So, the data type for a Sloth was Sloth a, so the a means that the sloth can have something of any data type on its fur.  So a sloth can have a baby sloth on its fur, as we are about to see.  Also, the type signature for the monadic >>= function is

>>= :: m a -> (a -> m b) -> m b

In other words the function that a monad can take in can replace what was originally on the monad with something of a different type, so while the nowWeHave function replaces an OrganismInFur with another OrganismInFur, another function, babySloth, replaces an OrganismInFur with a Sloth.

babySloth :: Sloth a -> b -> Sloth (Sloth a)

babySloth CleanSloth _            = return CleanSloth

babySloth (SlothWith something) _ = return (SlothWith something)

So, here’s a sequence of >>=’s to demonstrate that

SlothWith Algae >>= nowWeHave SlothMoths >>= nowWeHave Algae >>=

                    babySloth (SlothWith Algae)

So, what do we get here?  Well, we know that from the two nowWeHave’s, the result is that we start with a mother sloth with algae, she sloths a few feet up the tree and some sloth moths eat the algae, then she goes up the tree to go eat some leaves, and the sloth moths leave her fur so new algae grow, and then she goes over to sloth preschool to pick up her baby after a long day of learning how to sloth around the forest in search of tasty leaves and hibiscus flowers.  So now we have:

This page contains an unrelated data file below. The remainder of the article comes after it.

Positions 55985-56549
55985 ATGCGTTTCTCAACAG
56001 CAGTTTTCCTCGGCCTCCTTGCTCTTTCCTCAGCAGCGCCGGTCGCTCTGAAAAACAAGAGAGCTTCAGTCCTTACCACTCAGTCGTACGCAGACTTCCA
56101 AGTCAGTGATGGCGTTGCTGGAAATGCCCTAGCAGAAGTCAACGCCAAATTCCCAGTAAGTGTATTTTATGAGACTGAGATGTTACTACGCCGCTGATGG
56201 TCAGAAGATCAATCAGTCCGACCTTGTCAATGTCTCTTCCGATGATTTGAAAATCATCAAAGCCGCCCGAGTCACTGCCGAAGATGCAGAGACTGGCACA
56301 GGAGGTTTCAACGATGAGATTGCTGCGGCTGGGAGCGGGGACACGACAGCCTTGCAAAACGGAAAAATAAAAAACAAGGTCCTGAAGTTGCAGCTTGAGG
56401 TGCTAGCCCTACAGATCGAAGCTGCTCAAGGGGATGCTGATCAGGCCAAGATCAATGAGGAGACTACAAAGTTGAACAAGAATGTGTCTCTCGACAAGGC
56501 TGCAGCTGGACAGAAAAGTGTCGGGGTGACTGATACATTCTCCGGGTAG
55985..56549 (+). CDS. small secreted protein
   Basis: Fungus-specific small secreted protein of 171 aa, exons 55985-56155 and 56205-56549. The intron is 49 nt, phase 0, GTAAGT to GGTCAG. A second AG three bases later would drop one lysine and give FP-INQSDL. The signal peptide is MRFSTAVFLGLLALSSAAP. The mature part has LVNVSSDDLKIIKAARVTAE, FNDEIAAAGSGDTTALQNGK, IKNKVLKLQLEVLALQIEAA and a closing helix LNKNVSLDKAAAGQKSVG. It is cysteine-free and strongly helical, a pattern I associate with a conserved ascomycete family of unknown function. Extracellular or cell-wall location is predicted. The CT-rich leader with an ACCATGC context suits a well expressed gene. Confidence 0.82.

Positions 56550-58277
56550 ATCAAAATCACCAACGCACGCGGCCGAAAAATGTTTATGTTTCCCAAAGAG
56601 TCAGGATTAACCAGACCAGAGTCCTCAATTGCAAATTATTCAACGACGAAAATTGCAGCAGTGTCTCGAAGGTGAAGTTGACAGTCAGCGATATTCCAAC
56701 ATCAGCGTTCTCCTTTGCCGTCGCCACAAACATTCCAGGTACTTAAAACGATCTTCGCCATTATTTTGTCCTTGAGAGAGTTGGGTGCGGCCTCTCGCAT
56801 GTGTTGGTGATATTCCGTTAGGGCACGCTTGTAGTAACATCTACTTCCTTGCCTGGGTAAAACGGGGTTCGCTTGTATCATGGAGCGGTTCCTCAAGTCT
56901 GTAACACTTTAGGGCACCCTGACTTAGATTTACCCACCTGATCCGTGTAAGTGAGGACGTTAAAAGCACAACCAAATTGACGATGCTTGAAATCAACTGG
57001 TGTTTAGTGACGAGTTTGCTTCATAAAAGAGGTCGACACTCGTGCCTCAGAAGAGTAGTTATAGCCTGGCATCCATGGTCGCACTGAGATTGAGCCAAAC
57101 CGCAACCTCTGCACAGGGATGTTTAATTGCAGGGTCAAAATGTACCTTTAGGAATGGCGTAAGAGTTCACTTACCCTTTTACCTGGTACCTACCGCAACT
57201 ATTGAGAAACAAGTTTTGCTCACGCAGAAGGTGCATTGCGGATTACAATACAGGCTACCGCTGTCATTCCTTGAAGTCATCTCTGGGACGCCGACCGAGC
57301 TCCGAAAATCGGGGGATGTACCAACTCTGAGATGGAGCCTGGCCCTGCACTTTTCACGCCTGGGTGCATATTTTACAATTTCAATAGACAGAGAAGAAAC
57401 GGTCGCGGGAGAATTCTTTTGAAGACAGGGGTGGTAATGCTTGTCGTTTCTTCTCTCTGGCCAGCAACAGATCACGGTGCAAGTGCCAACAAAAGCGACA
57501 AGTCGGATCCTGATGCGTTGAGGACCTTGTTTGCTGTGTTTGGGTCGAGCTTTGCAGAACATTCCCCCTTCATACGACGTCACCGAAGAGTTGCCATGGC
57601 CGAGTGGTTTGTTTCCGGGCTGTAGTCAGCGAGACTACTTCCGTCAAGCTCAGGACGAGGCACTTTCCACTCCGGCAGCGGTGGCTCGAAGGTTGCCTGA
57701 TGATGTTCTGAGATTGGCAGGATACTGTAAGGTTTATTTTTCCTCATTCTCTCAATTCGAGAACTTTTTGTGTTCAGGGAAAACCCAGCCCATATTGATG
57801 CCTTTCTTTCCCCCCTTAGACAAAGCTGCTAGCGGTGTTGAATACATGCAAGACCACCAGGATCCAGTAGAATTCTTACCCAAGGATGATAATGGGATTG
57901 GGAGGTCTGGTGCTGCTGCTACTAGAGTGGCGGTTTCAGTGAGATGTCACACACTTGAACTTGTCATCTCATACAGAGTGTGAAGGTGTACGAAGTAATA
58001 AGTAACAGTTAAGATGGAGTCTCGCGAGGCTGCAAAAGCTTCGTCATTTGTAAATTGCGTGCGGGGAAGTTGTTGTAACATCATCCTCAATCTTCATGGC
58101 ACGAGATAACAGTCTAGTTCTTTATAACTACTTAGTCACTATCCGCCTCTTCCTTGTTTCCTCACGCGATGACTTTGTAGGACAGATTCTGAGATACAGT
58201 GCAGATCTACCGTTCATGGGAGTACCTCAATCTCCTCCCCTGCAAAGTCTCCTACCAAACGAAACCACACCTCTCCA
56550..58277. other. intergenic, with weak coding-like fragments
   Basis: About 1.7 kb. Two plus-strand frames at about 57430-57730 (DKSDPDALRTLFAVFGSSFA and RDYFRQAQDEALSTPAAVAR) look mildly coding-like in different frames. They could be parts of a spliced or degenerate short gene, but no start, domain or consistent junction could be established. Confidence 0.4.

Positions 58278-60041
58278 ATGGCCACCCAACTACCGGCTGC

SlothWith Algae >>= babySloth (SlothWith Algae)

Which gives us:

babySloth (SlothWith Algae) Algae

Which gives us:

return (SlothWith Algae)

Which ultimately gives us the result

SlothWith (SlothWith Algae)

Which is a mother sloth with a baby sloth on her back.

If you understand all that, congratulations, you just took your first step into the world of monads!  To celebrate, go brew yourself a cup of hibiscus tea!  We’ve just scratched the surface of monads with our sloth claws, but from my experience, once you understand the material in this tutorial, the rest makes a lot of sense, so sloth on down to all the other great monad tutorials online.

I’d like to thank Learn You A Haskell for being the tutorial that ultimately helped me figure out monads and the Aviarios Del Caribe Sloth Sanctuary in Costa Rica for showing the world how adorable baby sloths are and ultimately being the inspiration for this tutorial!